When it comes to digital security, the past year or so has delivered multiple lessons with a single conclusion: that whatever people, including individual consumers to business organizations to the IT vendors who serve them, have done or are doing regarding IT security, it isn’t enough. Taken in total, the situation may appear hopeless, but it sets the scene for the new silicon-level security technologies and initiatives that Intel announced this week at the RSA 2018 conference. The problem(s) with security The problems dominating security are two-fold. First, computing endpoints, systems and networks have become so complex that the industry’s decades-long approach of building/promoting numerous individual specialty solutions is at the breaking point in terms of working properly and meeting clients’ needs. Customers themselves bear at least part of the blame for these failures. Not only are most unwilling to learn or do what’s necessary to secure their devices against cybercriminals and exploits, but they also expect those products to work without any impact on performance and functionality. That can be a fatal combination, at least when it comes to protecting identity, financial and other assets. The other problem is that the cyberthreat landscape is growing exponentially. The situation is no longer limited to the prototypical evil hackers long-beloved by the mainstream media and entertainment industries. End users also need to worry about having valuable digital information “mined” or otherwise ripped-off by a variety of well-organized and financed cybercriminals and gangs, state-sponsored espionage rings and corporate thieves. And let’s not forget supposedly trustworthy organizations, like social media players that sell their users’ data with little care or oversight until they get caught. Facebook is currently sweating the spotlight, but it’s not like the company is any kind of “lone gunman” in this regard. Plus, there are bumblers like Equifax and other massive credit and finance companies whose efforts to secure consumer data are, to put it mildly, as deeply careless as they are dumbly clueless. To read the complete article, CLICK HERE NOTE: This column was originally published in the Pund-IT...

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New Dell PCs – Predictable Evolution and…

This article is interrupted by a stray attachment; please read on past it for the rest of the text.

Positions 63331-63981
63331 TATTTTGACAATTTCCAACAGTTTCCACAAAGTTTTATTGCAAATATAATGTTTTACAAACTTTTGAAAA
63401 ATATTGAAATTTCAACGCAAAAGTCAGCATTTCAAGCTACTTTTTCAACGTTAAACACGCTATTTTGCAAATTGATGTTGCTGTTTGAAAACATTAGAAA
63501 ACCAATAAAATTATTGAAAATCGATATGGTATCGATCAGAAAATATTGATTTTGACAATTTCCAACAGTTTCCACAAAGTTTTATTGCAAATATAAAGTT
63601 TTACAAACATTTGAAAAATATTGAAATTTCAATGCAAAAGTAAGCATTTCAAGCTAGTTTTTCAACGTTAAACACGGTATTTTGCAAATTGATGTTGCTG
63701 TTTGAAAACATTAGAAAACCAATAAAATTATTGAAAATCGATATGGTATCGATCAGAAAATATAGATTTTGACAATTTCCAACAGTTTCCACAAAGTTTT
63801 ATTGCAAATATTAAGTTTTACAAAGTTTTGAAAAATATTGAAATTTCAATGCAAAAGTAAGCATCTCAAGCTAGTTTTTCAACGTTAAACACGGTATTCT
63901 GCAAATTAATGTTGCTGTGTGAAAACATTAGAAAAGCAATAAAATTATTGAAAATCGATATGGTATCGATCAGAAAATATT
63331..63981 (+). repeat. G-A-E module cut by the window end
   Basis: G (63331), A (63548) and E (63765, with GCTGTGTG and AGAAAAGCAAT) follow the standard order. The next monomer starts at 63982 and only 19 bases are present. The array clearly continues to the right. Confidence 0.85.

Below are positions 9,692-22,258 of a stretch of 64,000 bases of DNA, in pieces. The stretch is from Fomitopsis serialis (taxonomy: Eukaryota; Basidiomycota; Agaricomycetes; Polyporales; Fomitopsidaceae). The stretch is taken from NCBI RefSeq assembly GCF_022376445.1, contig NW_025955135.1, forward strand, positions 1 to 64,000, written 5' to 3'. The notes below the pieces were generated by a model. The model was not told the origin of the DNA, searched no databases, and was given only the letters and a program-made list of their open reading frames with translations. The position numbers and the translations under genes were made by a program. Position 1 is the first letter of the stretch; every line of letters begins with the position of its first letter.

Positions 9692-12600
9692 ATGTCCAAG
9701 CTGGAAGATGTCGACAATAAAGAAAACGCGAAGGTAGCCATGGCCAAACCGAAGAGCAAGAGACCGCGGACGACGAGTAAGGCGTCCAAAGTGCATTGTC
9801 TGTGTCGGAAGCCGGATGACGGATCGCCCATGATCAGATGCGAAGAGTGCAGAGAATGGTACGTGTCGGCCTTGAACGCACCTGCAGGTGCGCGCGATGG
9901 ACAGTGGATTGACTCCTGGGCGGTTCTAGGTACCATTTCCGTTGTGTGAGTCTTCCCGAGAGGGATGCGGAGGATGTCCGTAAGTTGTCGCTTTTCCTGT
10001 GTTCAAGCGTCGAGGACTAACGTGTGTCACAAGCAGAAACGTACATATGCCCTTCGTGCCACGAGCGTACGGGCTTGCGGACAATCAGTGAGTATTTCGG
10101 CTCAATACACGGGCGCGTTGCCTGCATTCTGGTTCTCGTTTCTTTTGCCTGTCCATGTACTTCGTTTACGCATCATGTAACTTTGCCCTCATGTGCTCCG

The concept of “law” means different things to different people. For some, laws are rules defining conventional/unconventional behavior. For others, they are immutable strictures or even barriers begging to be tested. But I’d argue that the most important (and, ironically, the least discussed) aspect of law is its predictability. That is, laws clearly delineate expectable outcomes with certain events or behaviors. You “can’t drive ‘55”? Don’t be surprised by a traffic ticket and hefty fine when you’re caught. Feel like scamming strangers, neighbors or family members? Maybe a change of scenery for the next 5-10 years would do you good. Rush hour traffic frustrations might make road rage seem reasonable. But in real life with the cops on hand? Not so much. Which brings me to Moore’s Law—the best remembered contribution Intel co-founder Dr. Gordon Moore made to his company and industry. As with more prosaic laws, some in IT considered Moore’s observation to be somehow immutable even though he himself, along with Arthur Rock, understood that economic reality would eventually overtake and erode its value. But the larger benefits of Moore’s Law were found in the predictable insights it provided semiconductor partners and resellers, as well as potential buyers. If you’re thinking of purchasing a new PC or system, how do today’s products match what you can reasonably expect in 12 to 18 months? Do you really need latest/greatest features and performance? Are those qualities needed by a select few or are they important to mainstream users, too? Those points are reflected in Dell’s latest PCs based on Intel’s latest 8th generation “Coffee Lake-H” Core processors. Interestingly, the new solutions’ benefits are designed to touch a wide range of mobile PC customers, including consumers, business people and gamers. To read the complete article, CLICK HERE NOTE: This column was originally published in the Pund-IT...